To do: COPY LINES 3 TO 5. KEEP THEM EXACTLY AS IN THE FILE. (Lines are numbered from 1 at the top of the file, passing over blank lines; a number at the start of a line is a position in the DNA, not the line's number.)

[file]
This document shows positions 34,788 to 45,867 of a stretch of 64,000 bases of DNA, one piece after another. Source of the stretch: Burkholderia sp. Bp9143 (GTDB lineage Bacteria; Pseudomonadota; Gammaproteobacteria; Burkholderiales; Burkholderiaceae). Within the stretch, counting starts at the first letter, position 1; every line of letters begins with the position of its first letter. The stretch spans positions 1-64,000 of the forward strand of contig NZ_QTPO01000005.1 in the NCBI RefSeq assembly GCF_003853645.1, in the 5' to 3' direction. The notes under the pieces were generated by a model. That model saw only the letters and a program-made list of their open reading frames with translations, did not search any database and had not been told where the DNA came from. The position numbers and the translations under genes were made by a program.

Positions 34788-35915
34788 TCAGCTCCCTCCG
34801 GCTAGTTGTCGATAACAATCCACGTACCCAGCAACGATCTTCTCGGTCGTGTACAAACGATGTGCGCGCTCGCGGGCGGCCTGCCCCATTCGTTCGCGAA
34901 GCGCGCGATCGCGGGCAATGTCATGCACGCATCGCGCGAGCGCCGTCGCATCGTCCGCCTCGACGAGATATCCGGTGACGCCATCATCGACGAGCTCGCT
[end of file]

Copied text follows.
34788 TCAGCTCCCTCCG
34801 GCTAGTTGTCGATAACAATCCACGTACCCAGCAACGATCTTCTCGGTCGTGTACAAACGATGTGCGCGCTCGCGGGCGGCCTGCCCCATTCGTTCGCGAA
34901 GCGCGCGATCGCGGGCAATGTCATGCACGCATCGCGCGAGCGCCGTCGCATCGTCCGCCTCGACGAGATATCCGGTGACGCCATCATCGACGAGCTCGCT